By Amnesty International
Aug 1, 2014
Exactly one year after Chelsea Manning was convicted of leaking classified government material, Amnesty International is renewing its call on the US authorities to grant her clemency, release her immediately, and to urgently investigate the potential human rights violations exposed by the leaks.
Chelsea Manning has spent the last year as a convicted criminal after exposing information which included evidence of potential human rights violations and breaches of international law. By disseminating classified information via Wikileaks she revealed to the world abuses perpetrated by the US army, military contractors and Iraqi and Afghan troops operating alongside US forces.
“It is an absolute outrage that Chelsea Manning is currently languishing behind bars whilst those she helped to expose, who are potentially guilty of human rights violations, enjoy impunity,” said Erika Guevara Rosas, Americas Director Amnesty International.
“The US government must grant Chelsea Manning clemency, order her immediate release, and implement a thorough and impartial investigation into the crimes she uncovered.”
After being convicted of 20 separate charges Chelsea Manning was sentenced to 35 years in prison, much longer than other members of the military convicted of charges such as murder, rape and war crimes.
Before her conviction, Chelsea Manning had already been held for three years in pre-trial detention, including 11 months in conditions which the UN Special Rapporteur on Torture described as cruel and inhumane.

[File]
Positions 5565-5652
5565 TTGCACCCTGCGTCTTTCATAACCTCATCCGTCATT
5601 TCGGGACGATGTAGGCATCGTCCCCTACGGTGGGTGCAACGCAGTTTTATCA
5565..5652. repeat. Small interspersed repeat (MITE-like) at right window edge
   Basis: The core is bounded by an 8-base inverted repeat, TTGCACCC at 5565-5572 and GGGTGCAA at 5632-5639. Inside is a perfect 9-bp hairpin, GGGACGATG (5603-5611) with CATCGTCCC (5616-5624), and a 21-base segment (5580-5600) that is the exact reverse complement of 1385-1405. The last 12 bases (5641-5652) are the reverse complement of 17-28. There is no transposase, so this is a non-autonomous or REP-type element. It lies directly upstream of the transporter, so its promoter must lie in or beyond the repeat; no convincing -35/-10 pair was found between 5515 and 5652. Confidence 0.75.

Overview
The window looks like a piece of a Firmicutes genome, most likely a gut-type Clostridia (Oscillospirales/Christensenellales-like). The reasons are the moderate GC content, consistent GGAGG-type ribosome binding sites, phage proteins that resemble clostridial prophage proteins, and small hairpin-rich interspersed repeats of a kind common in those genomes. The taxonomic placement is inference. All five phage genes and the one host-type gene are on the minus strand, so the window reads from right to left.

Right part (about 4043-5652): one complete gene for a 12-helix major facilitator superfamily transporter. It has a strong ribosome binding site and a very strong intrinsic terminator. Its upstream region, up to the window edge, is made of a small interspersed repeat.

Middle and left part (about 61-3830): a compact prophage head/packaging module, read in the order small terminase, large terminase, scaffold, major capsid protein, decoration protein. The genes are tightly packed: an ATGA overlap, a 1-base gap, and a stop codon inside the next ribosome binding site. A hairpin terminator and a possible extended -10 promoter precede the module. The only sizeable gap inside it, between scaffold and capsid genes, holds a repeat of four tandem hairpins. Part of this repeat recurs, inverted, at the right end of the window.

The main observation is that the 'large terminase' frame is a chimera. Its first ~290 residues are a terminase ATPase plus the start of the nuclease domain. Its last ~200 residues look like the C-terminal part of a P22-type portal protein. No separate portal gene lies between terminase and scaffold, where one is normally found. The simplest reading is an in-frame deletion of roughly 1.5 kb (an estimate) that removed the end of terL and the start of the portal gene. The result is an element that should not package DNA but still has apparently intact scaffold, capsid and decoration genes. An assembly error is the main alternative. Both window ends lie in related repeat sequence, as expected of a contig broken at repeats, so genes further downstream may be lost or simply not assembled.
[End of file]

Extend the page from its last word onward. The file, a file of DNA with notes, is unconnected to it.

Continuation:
Chelsea Manning has always maintained that her motivation for releasing the documents to Wikileaks was out of concern for the public and to foster a meaningful debate on the costs of war and the conduct of the US military in Iraq and Afghanistan.
Notable amongst the information revealed by Private Manning was previously unseen footage of journalists and other civilians being killed in US helicopter attacks.
Chelsea Manning is now actively engaged with her lawyers in fighting her conviction.
“The US government appears to have its priorities warped. It is sending a worrying message through its harsh punishment of Chelsea Manning that whistleblowers will not be tolerated. On the other hand, its failure to investigate allegations that arose from Chelsea Manning’s disclosures means that those potentially responsible for crimes under international law, including torture and enforced disappearances, may get away scot-free,” said Erika Guevara.
“One year after the conviction of Chelsea Manning we are still calling on the US government to grant her clemency in recognition of her motives for acting as she did, and the time she has already served in prison.”
Amnesty International has previously expressed concern that a sentence of 35 years in jail was excessive and should have been commuted to time served. The organization believes that Chelsea Manning was overcharged using antiquated legislation aimed at dealing with treason, and denied the opportunity to use a public interest defence at her trial.
In addition, there is little protection in US law for genuine whistleblowers, and this case underlines the need for the US to strengthen protections for those who reveal information that the public has the right to know.
It is crucial that the US government stops using the Espionage Act to prosecute whistleblowers like Chelsea Manning.